Justin Martyr, writing in the 2nd century, rejected the need to keep literal seventh-day Sabbath, arguing instead that "the new law requires you to keep the sabbath constantly." Similarly, Irenaeus wrote that the Christian "will not be commanded to leave idle one day of rest, who is constantly keeping sabbath", and Tertullian argued "that we still more ought to observe a sabbath from all servile work always, and not only every seventh-day, but through all time". This early metaphorical interpretation of Sabbath applied it to the entire Christian life. Augustine, Luther and Calvin taught that the Sabbath commandment of the Decalogue is not binding on Christians as a legal requirement. Other historical non-sabbatarians from more recent times include the Anglicans Peter Heylin, William Paley and John Milton; the nonconformist Philip Doddridge; the Quaker Robert Barclay; and Congregationalist James Baldwin Brown.
By synecdoche the term "Sabbath" in the New Testament may also mean simply a "se'nnight" or seven-day week, namely, the interval between two Sabbaths. Jesus's parable of the Pharisee and the Publican describes the Pharisee as fasting "twice a week" (Greek dis tou sabbatou, literally, "twice of the Sabbath").
Seven annual Biblical festivals, called by the name miqra ("called assembly") in Hebrew and "High Sabbath" in English, serve as supplemental testimonies to the plan of Sabbath. These are recorded in the books of Exodus and Deuteronomy and do not necessarily occur on Sabbath. They are observed by Jews and a minority of Christians. Three of them occur in spring: the first and seventh days of Passover, and Pentecost. Four occur in fall, in the seventh month, and are also called Shabbaton: Trumpets; Atonement, the "Sabbath of Sabbaths"; and the first and eighth days of Tabernacles.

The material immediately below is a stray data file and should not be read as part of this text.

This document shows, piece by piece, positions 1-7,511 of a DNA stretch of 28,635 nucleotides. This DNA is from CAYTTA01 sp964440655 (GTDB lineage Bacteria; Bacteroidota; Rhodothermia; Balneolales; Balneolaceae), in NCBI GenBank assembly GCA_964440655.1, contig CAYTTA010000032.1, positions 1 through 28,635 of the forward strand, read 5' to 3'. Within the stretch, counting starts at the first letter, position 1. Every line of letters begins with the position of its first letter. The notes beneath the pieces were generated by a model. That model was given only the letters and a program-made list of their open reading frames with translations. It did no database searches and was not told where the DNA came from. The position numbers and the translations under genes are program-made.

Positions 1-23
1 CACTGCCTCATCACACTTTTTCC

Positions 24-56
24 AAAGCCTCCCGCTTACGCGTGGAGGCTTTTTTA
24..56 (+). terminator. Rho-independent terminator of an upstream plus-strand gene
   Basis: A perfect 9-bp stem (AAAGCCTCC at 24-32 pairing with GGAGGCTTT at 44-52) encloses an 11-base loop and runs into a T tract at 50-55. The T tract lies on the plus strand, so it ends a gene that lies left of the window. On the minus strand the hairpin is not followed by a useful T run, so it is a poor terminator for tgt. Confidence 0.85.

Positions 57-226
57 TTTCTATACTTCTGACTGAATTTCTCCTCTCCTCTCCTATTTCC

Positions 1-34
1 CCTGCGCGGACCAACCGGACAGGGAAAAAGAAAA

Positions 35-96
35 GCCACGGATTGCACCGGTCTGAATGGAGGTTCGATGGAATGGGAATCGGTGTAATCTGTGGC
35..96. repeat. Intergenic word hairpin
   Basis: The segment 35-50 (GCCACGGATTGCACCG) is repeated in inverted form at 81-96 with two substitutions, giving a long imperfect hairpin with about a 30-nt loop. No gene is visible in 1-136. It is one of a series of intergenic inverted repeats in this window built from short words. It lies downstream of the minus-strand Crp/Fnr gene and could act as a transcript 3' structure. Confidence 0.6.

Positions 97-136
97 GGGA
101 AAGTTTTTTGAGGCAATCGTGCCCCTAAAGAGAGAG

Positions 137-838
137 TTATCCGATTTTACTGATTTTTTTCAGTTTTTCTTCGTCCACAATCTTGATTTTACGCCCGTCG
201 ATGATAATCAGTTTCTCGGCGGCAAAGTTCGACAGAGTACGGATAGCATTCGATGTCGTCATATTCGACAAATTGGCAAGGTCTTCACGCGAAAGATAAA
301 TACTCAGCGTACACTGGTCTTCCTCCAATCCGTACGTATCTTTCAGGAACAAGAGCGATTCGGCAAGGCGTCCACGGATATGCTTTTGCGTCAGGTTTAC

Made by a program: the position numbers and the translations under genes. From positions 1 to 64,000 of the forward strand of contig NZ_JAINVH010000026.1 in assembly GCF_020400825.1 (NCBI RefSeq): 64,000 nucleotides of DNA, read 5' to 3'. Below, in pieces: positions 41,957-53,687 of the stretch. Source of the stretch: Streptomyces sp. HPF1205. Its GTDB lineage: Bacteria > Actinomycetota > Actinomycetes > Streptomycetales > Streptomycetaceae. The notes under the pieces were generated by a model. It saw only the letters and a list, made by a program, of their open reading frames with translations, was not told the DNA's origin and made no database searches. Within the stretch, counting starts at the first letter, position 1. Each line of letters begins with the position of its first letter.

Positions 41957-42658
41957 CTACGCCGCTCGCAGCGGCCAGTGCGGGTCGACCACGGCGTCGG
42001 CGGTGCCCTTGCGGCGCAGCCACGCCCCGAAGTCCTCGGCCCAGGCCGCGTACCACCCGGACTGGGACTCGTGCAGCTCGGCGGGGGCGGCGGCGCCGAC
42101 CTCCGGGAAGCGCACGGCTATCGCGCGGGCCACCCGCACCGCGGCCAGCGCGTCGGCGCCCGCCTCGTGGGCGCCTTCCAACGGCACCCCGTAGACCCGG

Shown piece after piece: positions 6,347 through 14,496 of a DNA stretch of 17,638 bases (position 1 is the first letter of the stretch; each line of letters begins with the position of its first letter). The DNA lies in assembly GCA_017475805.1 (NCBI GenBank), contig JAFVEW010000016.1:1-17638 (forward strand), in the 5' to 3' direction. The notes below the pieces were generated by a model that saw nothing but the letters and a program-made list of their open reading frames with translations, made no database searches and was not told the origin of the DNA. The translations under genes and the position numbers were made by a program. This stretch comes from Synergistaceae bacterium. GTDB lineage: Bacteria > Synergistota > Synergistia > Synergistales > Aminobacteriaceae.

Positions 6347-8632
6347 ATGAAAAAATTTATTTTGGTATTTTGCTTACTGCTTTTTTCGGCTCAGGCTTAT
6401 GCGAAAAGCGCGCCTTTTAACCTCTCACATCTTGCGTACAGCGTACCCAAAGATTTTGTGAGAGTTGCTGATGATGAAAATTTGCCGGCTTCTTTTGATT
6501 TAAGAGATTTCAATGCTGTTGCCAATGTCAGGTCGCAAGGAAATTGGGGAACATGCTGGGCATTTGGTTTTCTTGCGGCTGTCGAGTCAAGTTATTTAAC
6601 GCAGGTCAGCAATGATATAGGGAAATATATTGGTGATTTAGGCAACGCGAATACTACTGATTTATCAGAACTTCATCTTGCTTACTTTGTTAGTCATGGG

The year of Shmita (Hebrew שמיטה, literally, "release"), also called Sabbatical Year, is the seventh year of the seven-year agricultural cycle mandated by the Torah for the Land of Israel. During Shmita, the land is to be left to lie fallow. A second aspect of Shmita concerns debts and loans: when the year ends, personal debts are considered nullified and forgiven.
Jewish Shabbat is a weekly day of rest cognate to Christian Sabbath, observed from sundown on Friday until the appearance of three stars in the sky on Saturday night; it is also observed by a minority of Christians. Customarily, Shabbat is ushered in by lighting candles shortly before sunset, at halakhically calculated times that change from week to week and from place to place.
The new moon, occurring every 29 or 30 days, is an important separately sanctioned occasion in Judaism and some other faiths. It is not widely regarded as Sabbath, but some Messianic and Pentecostal churches, such as the native New Israelites of Peru and the Creation Seventh Day Adventist Church, do keep the day of the new moon as Sabbath or rest day, from evening to evening. New-moon services can last all day.
In South Africa, Christian Boers have celebrated December 16, now called the Day of Reconciliation, as annual Sabbath (holy day of thanksgiving) since 1838, commemorating a famous Boer victory over the Zulu.
Many early Christian writers from the 2nd century, such as pseudo-Barnabas, Irenaeus, Justin Martyr and Hippolytus of Rome followed rabbinic Judaism in interpreting Sabbath not as a literal day of rest, but as a thousand-year reign of Jesus Christ, which would follow six millennia of world history.